Andrew Revitt started his creative career just as web design was becoming a thing. After learning how to code, he initially worked for a travel company, then design agencies and startups, before going freelance around ten years ago.
During his time in the industry, Andrew has designed books, magazines, websites and UI’s, and has helped build brands, but in the last three years, he has been focused solely on his own projects, including Super Alpine, where he both writes and designs.
How did the Chamonix-Mont-Blanc Travel Guide come about? What inspired you to create it?
The pandemic! I’d been working on a couple of other books that I intended to finish in 2020, but then everything changed. Luckily I’d had the idea of a travel guide on the back-burner for a while. I’ve been visiting Chamonix since 1997 and have lived there for a few seasons, so had a lot of the content already. This made it a project I could finish without travelling.
The guide was produced using the Affinity suite. Why did you use Affinity for this project?
After a long time using Adobe products, I was keen to learn something new and fresh. The Affinity suite is ideal thanks to their integration, and once you’ve learned one, it’s easy to pick up the others. I’ve used Designer since it came out and recently started using Publisher for new projects. This is the first one that has made it print, and I’m pleased to report it has been a smooth transition.
Of course, not having the ongoing cost of an Adobe subscription, its intrusive updates and having software installing you didn’t ask for is also a bonus.
How did you decide what to include and the overall look and feel of the guide?
I didn’t have anything to base this guidebook on as there aren’t any other travel guides to Chamonix—only hiking or climbing ones, so I looked at Chamonix’s history and the many events that have taken place there as a starting point, then I combined all the things I’ve learned about the valley from having been there on and off for 20 years.
I looked at the other mainstream printed travel guides, but they aren’t particularly interesting from a design perspective. The most interesting ones I found were by Cereal Magazine—very clean and stylish, but lacking a bit of real-world information. I’ve tried to combine the stylish, minimal look of the Cereal Guides with more practical information.
It contains 75 stunning photographs and eight maps and illustrations. Did you produce these elements yourself?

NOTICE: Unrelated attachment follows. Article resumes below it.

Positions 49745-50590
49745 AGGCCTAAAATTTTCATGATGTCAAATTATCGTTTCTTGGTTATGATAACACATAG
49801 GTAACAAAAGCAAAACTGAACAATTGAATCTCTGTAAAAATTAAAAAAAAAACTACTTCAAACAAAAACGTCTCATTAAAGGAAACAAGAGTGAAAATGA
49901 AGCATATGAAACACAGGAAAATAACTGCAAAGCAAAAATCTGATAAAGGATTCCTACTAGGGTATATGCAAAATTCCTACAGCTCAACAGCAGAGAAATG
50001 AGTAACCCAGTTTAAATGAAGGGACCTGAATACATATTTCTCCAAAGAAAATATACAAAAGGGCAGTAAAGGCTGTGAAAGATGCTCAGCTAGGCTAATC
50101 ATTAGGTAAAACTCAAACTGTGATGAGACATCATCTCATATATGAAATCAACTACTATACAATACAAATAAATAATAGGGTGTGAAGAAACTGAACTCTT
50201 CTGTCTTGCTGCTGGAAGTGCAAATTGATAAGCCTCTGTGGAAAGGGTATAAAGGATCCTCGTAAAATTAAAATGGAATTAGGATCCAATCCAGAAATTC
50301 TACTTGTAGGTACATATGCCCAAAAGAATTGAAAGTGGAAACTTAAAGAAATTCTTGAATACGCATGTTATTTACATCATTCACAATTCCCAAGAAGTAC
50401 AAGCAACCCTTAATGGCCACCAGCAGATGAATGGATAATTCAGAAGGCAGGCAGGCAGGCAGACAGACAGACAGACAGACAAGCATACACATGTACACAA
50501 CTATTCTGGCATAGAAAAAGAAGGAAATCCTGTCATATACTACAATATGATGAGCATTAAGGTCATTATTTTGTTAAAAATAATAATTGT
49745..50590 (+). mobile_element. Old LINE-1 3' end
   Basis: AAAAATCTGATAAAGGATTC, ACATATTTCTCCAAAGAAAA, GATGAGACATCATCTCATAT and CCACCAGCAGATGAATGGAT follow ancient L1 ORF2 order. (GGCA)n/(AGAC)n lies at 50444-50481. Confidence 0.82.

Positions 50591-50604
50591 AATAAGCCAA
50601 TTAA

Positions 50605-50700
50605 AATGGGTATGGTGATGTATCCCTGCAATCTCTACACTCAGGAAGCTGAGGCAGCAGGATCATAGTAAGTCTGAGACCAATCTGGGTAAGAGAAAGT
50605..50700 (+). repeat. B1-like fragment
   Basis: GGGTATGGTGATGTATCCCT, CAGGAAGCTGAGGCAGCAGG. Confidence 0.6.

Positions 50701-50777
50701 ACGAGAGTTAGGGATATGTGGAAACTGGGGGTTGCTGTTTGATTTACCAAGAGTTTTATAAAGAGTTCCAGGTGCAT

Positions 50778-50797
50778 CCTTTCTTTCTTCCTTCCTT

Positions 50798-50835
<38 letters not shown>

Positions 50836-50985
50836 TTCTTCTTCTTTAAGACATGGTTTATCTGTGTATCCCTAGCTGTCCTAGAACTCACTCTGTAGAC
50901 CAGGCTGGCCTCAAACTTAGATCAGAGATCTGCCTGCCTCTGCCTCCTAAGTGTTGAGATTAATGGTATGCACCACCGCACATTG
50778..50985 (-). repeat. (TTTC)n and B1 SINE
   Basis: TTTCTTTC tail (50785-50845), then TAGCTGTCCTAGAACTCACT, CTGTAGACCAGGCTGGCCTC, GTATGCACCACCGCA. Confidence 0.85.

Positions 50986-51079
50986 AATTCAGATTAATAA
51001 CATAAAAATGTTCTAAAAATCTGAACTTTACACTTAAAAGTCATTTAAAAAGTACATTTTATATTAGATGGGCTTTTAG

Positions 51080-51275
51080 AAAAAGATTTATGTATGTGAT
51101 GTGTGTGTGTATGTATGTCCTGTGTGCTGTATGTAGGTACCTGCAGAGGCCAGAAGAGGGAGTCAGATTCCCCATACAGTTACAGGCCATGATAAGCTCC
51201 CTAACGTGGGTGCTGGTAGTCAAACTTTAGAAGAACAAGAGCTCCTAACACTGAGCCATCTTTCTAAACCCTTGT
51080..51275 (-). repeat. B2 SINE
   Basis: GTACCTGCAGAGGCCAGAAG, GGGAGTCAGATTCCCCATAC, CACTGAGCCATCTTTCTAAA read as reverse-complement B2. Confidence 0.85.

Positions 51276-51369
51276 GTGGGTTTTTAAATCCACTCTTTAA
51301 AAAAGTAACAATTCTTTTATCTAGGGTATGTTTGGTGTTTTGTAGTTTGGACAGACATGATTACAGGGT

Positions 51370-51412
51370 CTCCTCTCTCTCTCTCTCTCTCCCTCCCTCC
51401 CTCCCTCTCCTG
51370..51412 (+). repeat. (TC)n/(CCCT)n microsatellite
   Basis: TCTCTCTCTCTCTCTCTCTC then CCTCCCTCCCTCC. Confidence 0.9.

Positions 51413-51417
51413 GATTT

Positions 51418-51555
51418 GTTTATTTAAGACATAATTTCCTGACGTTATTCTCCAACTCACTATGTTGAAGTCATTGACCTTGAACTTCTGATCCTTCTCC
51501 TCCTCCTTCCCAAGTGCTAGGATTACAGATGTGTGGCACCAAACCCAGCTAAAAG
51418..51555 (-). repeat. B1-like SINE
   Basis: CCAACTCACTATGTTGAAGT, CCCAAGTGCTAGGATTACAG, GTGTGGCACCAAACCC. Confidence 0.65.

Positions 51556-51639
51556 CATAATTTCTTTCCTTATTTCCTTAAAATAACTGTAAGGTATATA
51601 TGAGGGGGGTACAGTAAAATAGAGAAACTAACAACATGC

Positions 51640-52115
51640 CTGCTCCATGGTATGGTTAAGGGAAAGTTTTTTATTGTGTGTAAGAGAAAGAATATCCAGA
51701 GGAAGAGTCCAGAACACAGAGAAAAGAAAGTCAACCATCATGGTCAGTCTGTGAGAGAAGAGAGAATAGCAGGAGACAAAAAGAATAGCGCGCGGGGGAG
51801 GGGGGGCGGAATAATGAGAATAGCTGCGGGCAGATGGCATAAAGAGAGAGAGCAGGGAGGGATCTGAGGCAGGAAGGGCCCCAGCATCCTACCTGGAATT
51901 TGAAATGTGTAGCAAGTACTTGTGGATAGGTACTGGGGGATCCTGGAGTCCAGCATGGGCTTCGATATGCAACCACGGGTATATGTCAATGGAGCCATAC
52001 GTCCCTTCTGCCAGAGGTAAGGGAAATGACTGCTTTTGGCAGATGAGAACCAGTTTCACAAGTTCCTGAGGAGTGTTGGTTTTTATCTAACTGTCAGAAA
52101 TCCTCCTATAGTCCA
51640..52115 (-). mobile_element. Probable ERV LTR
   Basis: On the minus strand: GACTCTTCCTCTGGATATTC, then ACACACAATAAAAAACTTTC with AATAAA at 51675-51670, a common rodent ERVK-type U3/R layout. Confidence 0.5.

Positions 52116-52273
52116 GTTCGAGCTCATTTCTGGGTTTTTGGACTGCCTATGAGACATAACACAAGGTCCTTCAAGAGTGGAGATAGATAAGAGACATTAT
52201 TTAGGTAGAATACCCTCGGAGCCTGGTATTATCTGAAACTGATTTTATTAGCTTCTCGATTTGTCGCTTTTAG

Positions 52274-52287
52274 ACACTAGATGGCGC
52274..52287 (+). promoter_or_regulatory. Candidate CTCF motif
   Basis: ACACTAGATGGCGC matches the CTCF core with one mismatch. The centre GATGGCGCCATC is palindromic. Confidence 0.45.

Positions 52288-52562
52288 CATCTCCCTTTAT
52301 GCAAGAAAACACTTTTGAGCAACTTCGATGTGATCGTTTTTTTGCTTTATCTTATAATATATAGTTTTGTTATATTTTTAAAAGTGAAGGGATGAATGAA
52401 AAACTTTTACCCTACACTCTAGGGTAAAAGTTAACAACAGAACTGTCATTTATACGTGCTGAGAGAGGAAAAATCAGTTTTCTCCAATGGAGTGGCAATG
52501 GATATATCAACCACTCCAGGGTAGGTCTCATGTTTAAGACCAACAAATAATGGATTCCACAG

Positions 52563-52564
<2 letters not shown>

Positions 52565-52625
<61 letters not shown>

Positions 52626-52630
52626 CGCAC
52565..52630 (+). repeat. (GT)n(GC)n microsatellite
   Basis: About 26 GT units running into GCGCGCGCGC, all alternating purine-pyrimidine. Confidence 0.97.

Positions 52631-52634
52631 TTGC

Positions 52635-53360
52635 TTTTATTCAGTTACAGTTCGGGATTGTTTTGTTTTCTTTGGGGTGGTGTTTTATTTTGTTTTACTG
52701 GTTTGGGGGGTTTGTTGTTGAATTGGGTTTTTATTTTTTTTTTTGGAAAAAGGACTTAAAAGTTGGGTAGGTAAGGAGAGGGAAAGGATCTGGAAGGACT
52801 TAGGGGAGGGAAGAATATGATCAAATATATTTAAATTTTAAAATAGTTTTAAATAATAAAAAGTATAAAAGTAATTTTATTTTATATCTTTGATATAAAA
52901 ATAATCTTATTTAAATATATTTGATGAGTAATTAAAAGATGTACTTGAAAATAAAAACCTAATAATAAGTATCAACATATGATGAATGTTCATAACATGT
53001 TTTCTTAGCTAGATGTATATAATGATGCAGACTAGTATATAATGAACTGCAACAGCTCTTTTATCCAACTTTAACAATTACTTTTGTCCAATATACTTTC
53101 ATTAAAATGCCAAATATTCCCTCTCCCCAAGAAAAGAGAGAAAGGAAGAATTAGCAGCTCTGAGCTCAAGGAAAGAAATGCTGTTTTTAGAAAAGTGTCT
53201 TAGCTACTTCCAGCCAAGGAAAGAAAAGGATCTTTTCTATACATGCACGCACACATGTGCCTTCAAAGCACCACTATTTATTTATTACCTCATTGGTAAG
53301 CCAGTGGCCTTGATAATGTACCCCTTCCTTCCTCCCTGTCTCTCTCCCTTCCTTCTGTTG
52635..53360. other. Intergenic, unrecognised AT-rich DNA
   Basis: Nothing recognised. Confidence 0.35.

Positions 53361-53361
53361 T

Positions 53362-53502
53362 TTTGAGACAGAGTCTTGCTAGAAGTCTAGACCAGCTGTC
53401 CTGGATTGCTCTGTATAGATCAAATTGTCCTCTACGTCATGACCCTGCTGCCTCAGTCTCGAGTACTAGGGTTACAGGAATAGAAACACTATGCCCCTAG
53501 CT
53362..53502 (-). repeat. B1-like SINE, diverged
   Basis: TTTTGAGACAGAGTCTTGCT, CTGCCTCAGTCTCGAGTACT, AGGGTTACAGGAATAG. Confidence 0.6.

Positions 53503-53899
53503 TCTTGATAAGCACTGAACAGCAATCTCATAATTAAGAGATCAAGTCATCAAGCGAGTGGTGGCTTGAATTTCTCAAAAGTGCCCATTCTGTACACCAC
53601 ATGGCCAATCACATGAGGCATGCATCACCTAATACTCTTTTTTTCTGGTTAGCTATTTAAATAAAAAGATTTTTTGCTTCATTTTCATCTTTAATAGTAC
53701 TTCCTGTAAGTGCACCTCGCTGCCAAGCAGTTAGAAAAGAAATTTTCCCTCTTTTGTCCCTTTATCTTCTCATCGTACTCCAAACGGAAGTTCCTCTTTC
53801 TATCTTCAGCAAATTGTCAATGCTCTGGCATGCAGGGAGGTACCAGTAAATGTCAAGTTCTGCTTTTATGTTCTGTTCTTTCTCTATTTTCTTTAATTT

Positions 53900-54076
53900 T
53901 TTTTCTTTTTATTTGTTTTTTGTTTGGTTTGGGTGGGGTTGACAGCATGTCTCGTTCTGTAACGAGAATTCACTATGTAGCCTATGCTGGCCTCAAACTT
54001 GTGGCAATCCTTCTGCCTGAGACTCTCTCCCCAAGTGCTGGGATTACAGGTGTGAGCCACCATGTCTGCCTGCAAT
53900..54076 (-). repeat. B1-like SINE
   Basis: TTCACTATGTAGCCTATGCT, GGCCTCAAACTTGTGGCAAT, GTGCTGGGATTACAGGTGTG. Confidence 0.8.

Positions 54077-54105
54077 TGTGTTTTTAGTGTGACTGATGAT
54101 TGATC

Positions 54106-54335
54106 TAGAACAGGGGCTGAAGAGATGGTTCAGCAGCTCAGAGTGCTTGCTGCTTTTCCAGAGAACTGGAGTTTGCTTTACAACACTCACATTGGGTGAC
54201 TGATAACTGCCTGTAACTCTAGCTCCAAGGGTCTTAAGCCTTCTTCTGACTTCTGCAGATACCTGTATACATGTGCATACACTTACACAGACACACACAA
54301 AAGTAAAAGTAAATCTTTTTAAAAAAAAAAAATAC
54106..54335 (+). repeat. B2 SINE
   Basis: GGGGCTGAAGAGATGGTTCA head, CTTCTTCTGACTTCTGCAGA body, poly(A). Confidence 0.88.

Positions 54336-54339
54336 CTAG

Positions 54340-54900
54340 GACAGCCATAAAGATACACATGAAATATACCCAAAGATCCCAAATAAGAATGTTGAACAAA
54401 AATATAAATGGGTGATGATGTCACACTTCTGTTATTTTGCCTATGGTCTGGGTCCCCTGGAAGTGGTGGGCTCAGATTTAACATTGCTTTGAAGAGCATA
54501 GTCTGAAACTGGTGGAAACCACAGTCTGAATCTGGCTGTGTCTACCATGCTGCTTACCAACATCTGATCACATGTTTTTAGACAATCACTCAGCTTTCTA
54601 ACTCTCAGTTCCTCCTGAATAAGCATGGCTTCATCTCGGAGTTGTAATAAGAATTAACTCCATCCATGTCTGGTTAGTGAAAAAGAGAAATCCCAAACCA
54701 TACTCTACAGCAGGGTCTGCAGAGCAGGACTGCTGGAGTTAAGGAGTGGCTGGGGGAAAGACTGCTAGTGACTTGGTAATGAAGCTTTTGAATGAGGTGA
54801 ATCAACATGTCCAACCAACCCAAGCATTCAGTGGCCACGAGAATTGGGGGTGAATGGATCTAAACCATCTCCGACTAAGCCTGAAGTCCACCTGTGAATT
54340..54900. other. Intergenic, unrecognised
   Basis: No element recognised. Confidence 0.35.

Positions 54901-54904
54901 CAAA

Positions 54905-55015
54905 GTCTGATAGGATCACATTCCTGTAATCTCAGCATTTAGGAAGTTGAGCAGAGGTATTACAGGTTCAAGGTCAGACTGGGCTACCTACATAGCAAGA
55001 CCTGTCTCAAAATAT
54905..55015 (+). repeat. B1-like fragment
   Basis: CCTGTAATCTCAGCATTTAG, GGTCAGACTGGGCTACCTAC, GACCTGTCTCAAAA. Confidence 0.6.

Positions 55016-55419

I created all the maps, graphs and the illustration of the mountains in Designer. I did some of the drawing on the last one in Affinity Photo on the iPad. I’m not good at freehand drawing, so using the Apple Pencil was something new for me. A couple of the photographs are mine, but they are mostly taken by my partner Julia with some of the shots we didn’t have coming from stock sites.
What was your process for designing the layout? How did everything come together?
I’ve designed a couple of Publisher templates that you can buy on Creative Market—one is a minimal one, and I started with that. I like to build the book as I go—even without having finished the writing, it gives you a good idea of how much you have and where the holes are in the content.
Previously I’ve worked on custom-size books, but I went with A5 for this one, like the Cereal Guides, as it’s a nice size to fit in a daypack if you are travelling. With the smaller size, you have to take into account the readability of columns and text sizes, so I’ve stuck with one or two columns, often with just an information panel in the second column so as not to overwhelm the page. I tried to maximise all the great photography by giving it space and only putting text over it where it is appropriate.
Once I finished the writing and had an editor go over it, I replaced all the text in the document and then went back through adding pages and amending layouts to take it all in. I had to source a couple more photos and ended by doing an index.
From there, I generated the press-ready PDF’s (Publishers Preflight is helpful here) and got a book proof printed. Of course, there were a couple of things that looked wrong once I had the book in my hands. The cover didn’t come out as well as expected and a colour used throughout didn’t print so well, so these were fixed. I got another printed proof, and then the book went to press.
What tools/features in Affinity Publisher did you use most during the project?
This is the first book I’ve used the TOC and Index features. Previously I’ve built the TOC myself, but this book is information-dense, so it made more sense to use the automatically created one. I’ll stick with that method now, as it’s pretty good. I used StudioLink quite a bit, and this book has a few master pages for the different layouts and colour changes.
How useful did you find StudioLink/being able to switch between Affinity Publisher, Designer and Photo all within the same app?
It’s so good I forgot it was there! It is something you take for granted pretty quick. I drew all the boxes and lines using the Designer link without even opening it.
When I got the book proofs, I didn’t like the way one of the colours printed, so changing all the graphs, pages and other elements throughout was easy as you can do it in the Publisher document without having to go back to Designer and export the files again. I don’t always place the Designer files, though, and you miss this ability when you have placed a TIFF or PDF.
How long did the guide take to produce, and were there any challenges you faced along the way?
It took about six months to get to the printed proof, but 20 years of going there to be able to write it! I think the biggest challenge was not having the exact photo I wanted, and I couldn’t go and get it. Hopefully, we will be able to solve that for a second edition down the road.
Where can we purchase a copy?
You can buy the Chamonix-Mont-Blanc Travel Guide at SuperAlpine.co.